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Monday 5th December
Piano trios by Mendelsson, Handel, & Shostakovich. Played by Baillie, van der Heijden & Stojanovic.
7.30pm. Christ Church, Silchester Road, TN37 6GL
About cellist Laura van der Heijden:
Laura van der Heijden has already made a name for herself as a very special emerging talent, captivating audiences and critics alike with the sensitivity of her sound and interpretations. This soulful and evocative artist can already look back on a number of exceptional achievements, among them being the winner – at the age of just 15 – of the BBC Young Musician Competition.
Her 2018 debut album “1948”, featuring Russian music for cello and piano with pianist Petr Limonov, won the 2018 Edison Klassiek Award (broadcast live on Dutch television), and the 2019 BBC Music Magazine Newcomer Award. The CD has been hailed as a “dazzling, imaginative and impressive” debut recording.
In 2019, Laura graduated from Cambridge University, and is currently in the middle of a busy 2019/20 season, which sees her perform with the BBC National Orchestra of Wales in Aldeburgh, the Tchaikovsky Symphony in Moscow, the Prague Symphony in the UK, the London Philharmonic and BBC Philharmonic Orchestras in the UK, and the Los Angeles Philharmonic in the US.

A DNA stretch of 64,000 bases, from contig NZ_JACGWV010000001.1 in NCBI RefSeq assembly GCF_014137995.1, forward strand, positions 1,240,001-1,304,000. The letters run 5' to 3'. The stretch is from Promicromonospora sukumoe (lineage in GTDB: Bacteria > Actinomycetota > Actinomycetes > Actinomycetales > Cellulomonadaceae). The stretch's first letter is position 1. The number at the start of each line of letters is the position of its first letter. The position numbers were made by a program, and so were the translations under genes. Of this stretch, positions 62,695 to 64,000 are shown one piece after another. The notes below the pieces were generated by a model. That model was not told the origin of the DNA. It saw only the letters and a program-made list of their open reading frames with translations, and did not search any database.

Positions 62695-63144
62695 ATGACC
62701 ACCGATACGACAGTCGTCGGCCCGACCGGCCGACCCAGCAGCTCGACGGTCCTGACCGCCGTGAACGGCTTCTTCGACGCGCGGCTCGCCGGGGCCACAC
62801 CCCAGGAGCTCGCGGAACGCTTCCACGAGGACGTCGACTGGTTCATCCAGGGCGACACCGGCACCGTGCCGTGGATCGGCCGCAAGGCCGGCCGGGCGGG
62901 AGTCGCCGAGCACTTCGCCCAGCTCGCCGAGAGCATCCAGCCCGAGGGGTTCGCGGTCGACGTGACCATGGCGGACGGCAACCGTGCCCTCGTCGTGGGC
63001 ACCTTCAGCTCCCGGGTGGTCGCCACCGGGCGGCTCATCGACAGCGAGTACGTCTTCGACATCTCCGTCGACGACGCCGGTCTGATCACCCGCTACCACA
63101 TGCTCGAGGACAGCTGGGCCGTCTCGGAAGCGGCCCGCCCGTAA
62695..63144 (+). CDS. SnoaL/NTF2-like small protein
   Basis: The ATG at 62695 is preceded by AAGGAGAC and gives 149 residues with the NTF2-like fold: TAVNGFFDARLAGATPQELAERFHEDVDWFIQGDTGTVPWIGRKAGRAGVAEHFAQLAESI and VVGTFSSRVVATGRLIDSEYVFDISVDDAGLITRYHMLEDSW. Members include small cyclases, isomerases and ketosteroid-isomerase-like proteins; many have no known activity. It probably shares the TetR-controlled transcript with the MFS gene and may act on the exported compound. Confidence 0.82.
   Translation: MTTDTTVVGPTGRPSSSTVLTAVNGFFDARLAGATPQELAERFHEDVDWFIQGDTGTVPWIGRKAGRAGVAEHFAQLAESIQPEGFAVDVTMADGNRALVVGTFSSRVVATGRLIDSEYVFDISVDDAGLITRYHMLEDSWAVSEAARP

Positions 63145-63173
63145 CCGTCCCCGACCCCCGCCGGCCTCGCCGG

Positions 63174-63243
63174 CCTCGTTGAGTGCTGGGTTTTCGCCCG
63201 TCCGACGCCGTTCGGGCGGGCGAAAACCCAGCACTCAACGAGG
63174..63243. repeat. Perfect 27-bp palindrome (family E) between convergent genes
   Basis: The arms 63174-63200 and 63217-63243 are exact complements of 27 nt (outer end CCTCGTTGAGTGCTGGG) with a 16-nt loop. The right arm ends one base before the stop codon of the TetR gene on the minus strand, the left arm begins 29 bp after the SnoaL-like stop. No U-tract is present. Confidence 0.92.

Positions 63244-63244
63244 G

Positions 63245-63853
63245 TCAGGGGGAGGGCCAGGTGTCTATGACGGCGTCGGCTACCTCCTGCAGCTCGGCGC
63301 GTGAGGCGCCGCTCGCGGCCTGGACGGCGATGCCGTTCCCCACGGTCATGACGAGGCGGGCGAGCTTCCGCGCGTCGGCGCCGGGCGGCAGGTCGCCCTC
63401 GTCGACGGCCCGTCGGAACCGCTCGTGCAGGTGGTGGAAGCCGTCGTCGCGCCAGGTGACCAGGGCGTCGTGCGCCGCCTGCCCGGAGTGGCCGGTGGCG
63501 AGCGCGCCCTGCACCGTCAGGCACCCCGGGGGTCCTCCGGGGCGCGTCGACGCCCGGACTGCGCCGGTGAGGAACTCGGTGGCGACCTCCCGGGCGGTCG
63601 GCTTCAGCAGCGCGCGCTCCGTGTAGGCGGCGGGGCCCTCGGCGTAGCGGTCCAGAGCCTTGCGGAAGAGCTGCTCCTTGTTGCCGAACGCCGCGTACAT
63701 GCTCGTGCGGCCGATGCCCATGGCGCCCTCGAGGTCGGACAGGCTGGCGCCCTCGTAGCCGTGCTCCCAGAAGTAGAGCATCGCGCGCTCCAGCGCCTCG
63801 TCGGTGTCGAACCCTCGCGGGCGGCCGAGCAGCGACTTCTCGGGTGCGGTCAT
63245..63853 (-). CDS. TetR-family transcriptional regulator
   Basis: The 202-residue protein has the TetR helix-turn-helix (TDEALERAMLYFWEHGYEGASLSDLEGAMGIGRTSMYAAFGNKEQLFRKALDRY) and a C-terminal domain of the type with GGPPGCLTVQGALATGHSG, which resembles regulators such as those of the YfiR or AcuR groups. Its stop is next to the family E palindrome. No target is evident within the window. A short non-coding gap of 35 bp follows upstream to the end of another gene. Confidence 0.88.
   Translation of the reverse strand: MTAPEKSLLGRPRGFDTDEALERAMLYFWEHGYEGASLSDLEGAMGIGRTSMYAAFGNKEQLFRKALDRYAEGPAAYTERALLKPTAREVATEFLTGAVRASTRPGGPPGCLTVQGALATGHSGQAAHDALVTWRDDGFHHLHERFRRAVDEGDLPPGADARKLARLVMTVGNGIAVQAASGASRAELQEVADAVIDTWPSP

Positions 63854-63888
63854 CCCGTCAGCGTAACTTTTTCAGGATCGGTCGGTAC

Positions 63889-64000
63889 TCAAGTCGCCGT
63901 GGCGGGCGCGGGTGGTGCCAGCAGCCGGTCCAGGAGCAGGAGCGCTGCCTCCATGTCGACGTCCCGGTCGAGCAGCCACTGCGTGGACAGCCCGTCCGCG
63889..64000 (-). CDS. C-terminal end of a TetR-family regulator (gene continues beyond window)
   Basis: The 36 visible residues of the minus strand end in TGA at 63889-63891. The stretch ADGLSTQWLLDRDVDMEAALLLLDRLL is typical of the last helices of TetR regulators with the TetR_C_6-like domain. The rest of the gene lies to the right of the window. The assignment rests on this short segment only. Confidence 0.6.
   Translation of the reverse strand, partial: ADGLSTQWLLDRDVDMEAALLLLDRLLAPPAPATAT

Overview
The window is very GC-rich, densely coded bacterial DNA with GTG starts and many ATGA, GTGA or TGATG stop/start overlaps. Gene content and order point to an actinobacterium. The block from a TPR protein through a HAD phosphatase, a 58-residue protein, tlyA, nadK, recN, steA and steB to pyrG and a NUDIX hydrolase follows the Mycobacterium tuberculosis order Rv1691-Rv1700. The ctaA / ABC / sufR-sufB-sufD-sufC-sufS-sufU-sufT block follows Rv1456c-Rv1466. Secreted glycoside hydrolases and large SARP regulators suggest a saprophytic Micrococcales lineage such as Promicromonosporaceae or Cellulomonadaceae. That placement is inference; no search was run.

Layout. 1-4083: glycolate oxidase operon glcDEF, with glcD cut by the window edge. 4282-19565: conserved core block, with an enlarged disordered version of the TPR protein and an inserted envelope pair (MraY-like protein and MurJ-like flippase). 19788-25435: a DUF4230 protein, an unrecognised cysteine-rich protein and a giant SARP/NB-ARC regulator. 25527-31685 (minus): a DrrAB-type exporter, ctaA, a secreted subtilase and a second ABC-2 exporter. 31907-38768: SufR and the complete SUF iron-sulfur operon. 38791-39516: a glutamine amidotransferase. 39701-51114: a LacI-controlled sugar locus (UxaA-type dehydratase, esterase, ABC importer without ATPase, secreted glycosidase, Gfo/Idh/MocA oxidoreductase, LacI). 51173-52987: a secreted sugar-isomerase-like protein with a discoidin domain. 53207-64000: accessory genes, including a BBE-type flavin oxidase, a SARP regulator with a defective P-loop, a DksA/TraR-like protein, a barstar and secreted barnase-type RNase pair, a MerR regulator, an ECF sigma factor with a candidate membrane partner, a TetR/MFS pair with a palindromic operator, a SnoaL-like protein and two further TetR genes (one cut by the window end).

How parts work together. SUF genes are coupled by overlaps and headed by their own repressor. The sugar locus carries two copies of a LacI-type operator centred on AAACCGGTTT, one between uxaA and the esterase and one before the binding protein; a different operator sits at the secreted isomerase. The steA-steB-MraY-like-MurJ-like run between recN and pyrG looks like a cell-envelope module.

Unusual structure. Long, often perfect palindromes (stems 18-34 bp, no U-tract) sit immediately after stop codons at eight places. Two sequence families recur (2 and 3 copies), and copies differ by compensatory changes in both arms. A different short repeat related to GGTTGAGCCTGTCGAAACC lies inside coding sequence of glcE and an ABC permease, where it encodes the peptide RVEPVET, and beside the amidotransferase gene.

For further info please visit www.lauravanderheijden.uk
About pianist Ljubica Stojanovic:
Born in Serbia, Ljubica Stojanovic studied with Aleksandar Šandorov at the University of Arts in Belgrade, and with Caroline Palmer, Ronan O’Hora and David Takeno at the Guildhall School of Music and Drama, London. She currently studies with Christian Petersen in the Konzertexamen programme at the Universität der Künste Berl
Ljubica performed at the Royal Festival Hall, Barbican Hall, Wigmore Hall and St Martin-in-the-fields in London; Mozarteum University, Salzburg, the Romanian Athenaeum, Bucharest; the Philharmonic Hall, Ljubljana; and the Kolarac Hall in Belgrade. She collaborated with the Witold Lutosławski Philharmonic (Wrocław), the Serbian Radio Television Orchestra, Guildhall School of Music and Drama Symphony Orchestra, and with the oboist Nicholas Daniel, clarinetist Andrew Marriner and the violinist Henning Kraggerud.
About violinist Max Baillie:
British-German violinist and violist Max Baillie is sought after as soloist, chamber musician, and orchestral leader in the UK and abroad. Max’s musical life reflects his interest in the cross-pollination of musical styles. Artists has worked with include Steve Reich, Mischa Maisky, Bjork, John Williams, Stevie Wonder, Thomas Adès, Bobby McFerrin, Zakir Hussain, James Thierrée, and many more. He is a member of Lodestar Trio which released their debut album Bach to Folk, to critical acclaim, this year. He has played with quintet ZRI for 12 years, making 3 discs and touring unique versions of Brahms, Schubert, Janacek and music from Vienna’s after hours tavern culture. From folk tunes in the Welsh hills to major festivals across the world, Max leads a dynamic life which embraces classical, improvisation, contemporary, and experimental music.